11,000 baby abalone will be planted at a secret spot off the Southern California coast

These sea creatures are on quite the California adventure.  The baby white abalone started their lives in the UC Davis Bodega Marine Lab in Northern California. This week they boarded a private plane for a trip south, where they’ll vacation in labs and aquariums, eating buffets of kelp and hanging out to grow just a bit more. … ” Continue reading at the Long Beach Press Telegram here: 11,000 baby abalone will be planted at a secret spot off the Southern California coast

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Next door in Nevada …

Can Nevada Trust Blockchains –– Let’s Speculate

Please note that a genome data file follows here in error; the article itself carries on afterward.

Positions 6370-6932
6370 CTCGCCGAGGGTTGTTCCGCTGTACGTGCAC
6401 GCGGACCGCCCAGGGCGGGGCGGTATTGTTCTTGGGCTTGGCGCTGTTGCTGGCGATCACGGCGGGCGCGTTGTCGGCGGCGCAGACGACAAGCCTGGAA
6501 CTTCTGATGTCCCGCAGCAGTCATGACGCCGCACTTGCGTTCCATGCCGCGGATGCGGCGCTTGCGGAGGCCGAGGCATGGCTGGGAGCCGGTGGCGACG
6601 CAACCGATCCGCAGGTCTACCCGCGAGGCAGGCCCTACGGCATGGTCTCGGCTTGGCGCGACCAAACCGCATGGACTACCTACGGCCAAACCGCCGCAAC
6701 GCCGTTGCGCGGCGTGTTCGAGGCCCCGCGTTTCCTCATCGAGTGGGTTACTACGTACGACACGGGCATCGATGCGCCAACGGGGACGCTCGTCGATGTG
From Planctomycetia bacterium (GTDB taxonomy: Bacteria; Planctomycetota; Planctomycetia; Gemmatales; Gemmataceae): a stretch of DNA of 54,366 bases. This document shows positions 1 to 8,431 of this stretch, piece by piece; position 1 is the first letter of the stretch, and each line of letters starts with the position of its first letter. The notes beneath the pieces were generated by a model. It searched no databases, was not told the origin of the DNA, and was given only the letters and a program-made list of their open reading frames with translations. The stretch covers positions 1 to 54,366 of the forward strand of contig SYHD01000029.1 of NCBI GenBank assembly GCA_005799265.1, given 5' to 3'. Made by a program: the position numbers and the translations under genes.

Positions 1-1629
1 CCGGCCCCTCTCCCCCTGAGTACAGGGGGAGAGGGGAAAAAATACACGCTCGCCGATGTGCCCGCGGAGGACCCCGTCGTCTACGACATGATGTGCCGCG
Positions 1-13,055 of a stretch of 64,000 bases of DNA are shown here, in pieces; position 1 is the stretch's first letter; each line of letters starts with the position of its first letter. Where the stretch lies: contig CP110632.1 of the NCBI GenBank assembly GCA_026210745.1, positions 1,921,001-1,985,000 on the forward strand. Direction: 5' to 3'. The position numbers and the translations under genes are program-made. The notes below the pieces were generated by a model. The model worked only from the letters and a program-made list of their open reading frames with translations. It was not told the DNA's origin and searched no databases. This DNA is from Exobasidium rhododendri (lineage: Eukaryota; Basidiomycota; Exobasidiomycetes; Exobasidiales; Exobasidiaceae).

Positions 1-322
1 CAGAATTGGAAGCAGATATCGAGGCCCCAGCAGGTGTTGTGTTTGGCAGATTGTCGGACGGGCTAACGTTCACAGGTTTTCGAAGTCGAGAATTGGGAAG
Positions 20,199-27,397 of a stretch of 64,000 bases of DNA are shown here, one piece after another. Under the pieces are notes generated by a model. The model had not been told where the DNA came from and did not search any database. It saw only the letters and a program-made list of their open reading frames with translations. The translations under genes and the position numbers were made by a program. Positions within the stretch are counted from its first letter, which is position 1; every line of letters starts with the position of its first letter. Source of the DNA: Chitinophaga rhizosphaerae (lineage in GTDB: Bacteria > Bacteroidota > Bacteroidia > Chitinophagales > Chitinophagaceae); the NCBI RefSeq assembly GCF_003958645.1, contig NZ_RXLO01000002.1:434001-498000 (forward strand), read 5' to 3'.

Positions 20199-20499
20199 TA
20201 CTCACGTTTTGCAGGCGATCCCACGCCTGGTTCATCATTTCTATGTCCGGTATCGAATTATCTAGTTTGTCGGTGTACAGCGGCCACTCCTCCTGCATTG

Blockchains LLC wants us to trust it. The company is asking the legislature for its own governmental utopia in the Nevada desert 20 miles east of Reno – free of the rules that our state’s 17 counties currently live by. The company has the backing of the executive branch, some of the state’s most powerful lobbyists, money for campaign coffers, and a wish-list of ways to exempt itself from standards of local governance.  What Blockchains needs more than anything else, however, is water. It got into the farming business just south of Gerlach. But that’s a short-term play if the company ultimately gets what it wants. … ”  Continue reading at the Sierra Nevada Ally here: Can Nevada Trust Blockchains –– Let’s Speculate

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Along the Colorado River …

House votes to permanently block uranium mining near Grand Canyon